Skip to content

“Sherriff of Nottingham” model doesn’t work, G5

November 10, 2009

David Currie, Biology Professor at UofOttawa, published a letter to the editor of Nature where he predicts the effects of concentrating research at a few select universities. Calling it the “Sherriff of Nottingham” model (taking money from the poor to give to the rich), he evaluates whether instituting a preferential funding model for the G5 universities would be likely to increase Canadian research output. Currie finds that research productivity and impact are directly related to research funding, but that the relationships are significantly decelerating. That is, when expressed per dollar invested, productivity and impact both decline as research funding increases.

Therefore, Currie suggests, we get a better “bang for the buck” at smaller universities, and higher overall productivity by spreading the research dollars around.

One Comment leave one →
  1. Jim permalink
    November 10, 2009 07:44

    He has some good points but he’s also at a non-G5 university. The point would have been more strongly made if he’d been at McGill, for example. But this is a dead issue, is never going to happen, was silly to float in the first place and has unnecessarily caused friction among Canadian universities. Even G5 “members” are distancing themselves from the concept. How can anyone argue against excellence as the primary consideration in allocation of funding? If that criterion is used (and its one of the planks in the CIHR strategic plan), then a natural next step is to end the regional partnership programs which distribute funding based on geography – in essence, a Robin Hood model of robbing the main research centres to give to smaller centres. I doubt we’ll see any calls from smaller universities for that wealth redistribution model to be changed though.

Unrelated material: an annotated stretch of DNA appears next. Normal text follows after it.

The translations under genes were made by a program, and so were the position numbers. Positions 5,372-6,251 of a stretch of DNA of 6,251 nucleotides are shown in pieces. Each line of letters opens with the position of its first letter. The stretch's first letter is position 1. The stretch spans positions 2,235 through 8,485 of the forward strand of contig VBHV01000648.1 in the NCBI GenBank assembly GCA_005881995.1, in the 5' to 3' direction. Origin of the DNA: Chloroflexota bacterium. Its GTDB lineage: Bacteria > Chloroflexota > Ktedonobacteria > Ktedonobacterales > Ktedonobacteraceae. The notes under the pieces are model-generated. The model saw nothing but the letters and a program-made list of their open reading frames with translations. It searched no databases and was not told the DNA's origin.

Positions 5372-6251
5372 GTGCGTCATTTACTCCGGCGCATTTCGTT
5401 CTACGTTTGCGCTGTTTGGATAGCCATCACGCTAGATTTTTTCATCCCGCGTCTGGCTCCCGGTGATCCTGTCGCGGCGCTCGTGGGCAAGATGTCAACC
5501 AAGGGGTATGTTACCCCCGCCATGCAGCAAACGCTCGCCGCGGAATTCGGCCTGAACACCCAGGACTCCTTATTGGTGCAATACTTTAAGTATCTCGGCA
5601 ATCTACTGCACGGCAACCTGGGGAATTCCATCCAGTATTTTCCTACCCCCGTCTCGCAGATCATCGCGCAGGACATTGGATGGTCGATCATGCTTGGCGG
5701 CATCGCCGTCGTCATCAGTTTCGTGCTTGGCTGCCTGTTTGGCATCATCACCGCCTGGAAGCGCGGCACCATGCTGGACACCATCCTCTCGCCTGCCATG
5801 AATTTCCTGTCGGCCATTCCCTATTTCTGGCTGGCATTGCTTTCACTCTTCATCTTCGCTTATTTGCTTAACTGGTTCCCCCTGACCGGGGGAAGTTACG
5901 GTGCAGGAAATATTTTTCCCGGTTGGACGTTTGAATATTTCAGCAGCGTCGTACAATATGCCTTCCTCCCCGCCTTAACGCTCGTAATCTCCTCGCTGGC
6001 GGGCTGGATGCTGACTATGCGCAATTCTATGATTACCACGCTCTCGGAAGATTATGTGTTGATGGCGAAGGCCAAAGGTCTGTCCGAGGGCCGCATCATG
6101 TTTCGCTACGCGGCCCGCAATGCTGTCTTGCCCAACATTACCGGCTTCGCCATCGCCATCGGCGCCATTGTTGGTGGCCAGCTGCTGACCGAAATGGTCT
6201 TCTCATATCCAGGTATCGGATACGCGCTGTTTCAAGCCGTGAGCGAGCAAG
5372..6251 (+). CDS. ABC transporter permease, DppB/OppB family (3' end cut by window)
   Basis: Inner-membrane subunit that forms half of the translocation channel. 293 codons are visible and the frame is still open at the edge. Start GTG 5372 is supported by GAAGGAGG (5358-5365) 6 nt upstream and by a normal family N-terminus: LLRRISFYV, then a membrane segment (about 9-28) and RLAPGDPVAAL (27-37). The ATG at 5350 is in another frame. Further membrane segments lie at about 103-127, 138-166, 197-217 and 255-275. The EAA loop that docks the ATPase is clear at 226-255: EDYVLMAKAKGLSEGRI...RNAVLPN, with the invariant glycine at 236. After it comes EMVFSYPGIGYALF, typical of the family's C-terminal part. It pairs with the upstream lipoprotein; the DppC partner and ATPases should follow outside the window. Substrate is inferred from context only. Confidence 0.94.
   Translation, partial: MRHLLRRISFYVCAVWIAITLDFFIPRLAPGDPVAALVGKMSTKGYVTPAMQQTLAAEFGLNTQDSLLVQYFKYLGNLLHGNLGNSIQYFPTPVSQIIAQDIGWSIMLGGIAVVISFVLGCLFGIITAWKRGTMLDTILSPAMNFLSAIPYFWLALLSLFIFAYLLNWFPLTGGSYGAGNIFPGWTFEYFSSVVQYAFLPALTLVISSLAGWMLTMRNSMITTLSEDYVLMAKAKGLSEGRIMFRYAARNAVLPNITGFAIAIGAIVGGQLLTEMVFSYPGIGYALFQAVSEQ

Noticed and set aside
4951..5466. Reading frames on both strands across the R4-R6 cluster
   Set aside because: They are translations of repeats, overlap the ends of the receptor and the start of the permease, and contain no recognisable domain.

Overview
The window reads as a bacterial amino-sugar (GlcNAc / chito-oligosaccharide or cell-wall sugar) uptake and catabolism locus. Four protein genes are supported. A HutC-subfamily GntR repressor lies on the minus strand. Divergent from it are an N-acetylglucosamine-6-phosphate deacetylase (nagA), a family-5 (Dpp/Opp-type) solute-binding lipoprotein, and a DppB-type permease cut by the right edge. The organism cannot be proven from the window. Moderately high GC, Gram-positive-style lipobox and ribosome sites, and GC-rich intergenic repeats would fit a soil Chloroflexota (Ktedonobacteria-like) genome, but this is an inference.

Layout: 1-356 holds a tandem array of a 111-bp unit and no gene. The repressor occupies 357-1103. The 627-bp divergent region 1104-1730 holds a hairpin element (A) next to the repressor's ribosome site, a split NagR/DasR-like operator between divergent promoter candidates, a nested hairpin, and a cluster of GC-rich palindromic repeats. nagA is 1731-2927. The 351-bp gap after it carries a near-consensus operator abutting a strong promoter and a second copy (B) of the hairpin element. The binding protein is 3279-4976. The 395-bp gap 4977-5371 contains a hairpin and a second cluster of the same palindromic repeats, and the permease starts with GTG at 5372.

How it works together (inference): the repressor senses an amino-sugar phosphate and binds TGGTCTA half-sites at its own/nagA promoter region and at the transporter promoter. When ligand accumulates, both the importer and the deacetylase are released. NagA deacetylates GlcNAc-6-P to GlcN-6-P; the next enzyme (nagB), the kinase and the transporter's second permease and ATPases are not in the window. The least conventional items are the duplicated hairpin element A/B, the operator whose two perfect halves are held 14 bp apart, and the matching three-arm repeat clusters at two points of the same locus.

Leave a Reply

Fill in your details below or click an icon to log in:

WordPress.com Logo

You are commenting using your WordPress.com account. Log Out / Change )

Twitter picture

You are commenting using your Twitter account. Log Out / Change )

Facebook photo

You are commenting using your Facebook account. Log Out / Change )

Google+ photo

You are commenting using your Google+ account. Log Out / Change )

Connecting to %s

%d bloggers like this: